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The gap junction blocker carbenoxolone attenuates nociceptive behavior and medullary dorsal horn central sensitization induced by partial infraorbital nerve transection in rats

Wang, Huaa; Cao, Yea; Chiang, Chen-Yua; Dostrovsky, Jonathan O.a,b; Sessle, Barry J.a,b,*

doi: 10.1016/j.pain.2013.11.004
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Summary The gap junction blocker carbenoxolone attenuated nociceptive behavior and central sensitization of medullary dorsal horn nociceptive neurons induced by partial infraorbital nerve transection in rats.

ABSTRACT Glial cells are being increasingly implicated in mechanisms underlying pathological pain, and recent studies suggest glial gap junctions involving astrocytes may contribute. The aim of this study was to examine the effect of a gap junction blocker, carbenoxolone (CBX), on medullary dorsal horn (MDH) nociceptive neuronal properties and facial mechanical nociceptive behavior in a rat trigeminal neuropathic pain model involving partial transection of the infraorbital nerve (p-IONX). p-IONX produced facial mechanical hypersensitivity reflected in significantly reduced head withdrawal thresholds that lasted for more than 3 weeks. p-IONX also produced central sensitization in MDH nociceptive neurons that was reflected in significantly increased receptive field size, reduction of mechanical activation threshold, and increases in noxious stimulation-evoked responses. Intrathecal CBX treatment significantly attenuated the p-IONX–induced mechanical hypersensitivity and the MDH central sensitization parameters, compared to intrathecal vehicle treatment. These results provide the first documentation that gap junctions may be critically involved in orofacial neuropathic pain mechanisms.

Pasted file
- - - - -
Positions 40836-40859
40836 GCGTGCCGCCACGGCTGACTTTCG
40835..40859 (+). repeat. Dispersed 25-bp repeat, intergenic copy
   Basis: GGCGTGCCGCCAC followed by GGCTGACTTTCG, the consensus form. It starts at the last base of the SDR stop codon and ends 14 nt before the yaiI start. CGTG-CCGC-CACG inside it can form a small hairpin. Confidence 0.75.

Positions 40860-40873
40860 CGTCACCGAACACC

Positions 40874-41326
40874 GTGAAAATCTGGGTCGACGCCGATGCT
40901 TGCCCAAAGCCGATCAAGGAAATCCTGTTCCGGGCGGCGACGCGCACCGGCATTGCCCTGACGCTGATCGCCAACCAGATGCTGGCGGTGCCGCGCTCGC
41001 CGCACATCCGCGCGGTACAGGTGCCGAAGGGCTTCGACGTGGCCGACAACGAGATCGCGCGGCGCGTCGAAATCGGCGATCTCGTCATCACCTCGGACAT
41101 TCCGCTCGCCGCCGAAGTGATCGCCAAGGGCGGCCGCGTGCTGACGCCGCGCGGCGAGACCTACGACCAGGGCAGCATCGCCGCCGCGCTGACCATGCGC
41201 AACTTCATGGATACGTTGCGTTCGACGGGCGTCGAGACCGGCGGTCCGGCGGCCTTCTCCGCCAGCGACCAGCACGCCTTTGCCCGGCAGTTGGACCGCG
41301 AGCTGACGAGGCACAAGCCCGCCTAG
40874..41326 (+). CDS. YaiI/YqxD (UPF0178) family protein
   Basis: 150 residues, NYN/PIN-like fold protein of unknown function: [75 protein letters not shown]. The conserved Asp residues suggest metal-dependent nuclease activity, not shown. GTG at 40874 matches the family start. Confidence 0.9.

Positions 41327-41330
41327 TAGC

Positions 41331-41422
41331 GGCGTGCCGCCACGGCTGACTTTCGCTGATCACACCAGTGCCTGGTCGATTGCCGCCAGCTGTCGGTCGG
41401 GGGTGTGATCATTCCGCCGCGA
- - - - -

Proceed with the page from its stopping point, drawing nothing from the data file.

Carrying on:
aDepartment of Oral Physiology, Faculty of Dentistry, University of Toronto, Toronto, Ontario, Canada

bDepartment of Physiology, Faculty of Medicine, University of Toronto, Toronto, Ontario, Canada

* Corresponding author. Address: Faculty of Dentistry, University of Toronto, 124 Edward Street, Toronto, ON M5G 1G6, Canada. Tel.: +1 416 979 4910; fax: +1 416 979 4936.

E-mail address:barry.sessle@utoronto.ca

Article history:

Received 22 May 2013

Received in revised form 1 November 2013

Accepted 6 November 2013

Sponsorships or competing interests that may be relevant to content are disclosed at the end of this article.

© 2014 International Association for the Study of Pain
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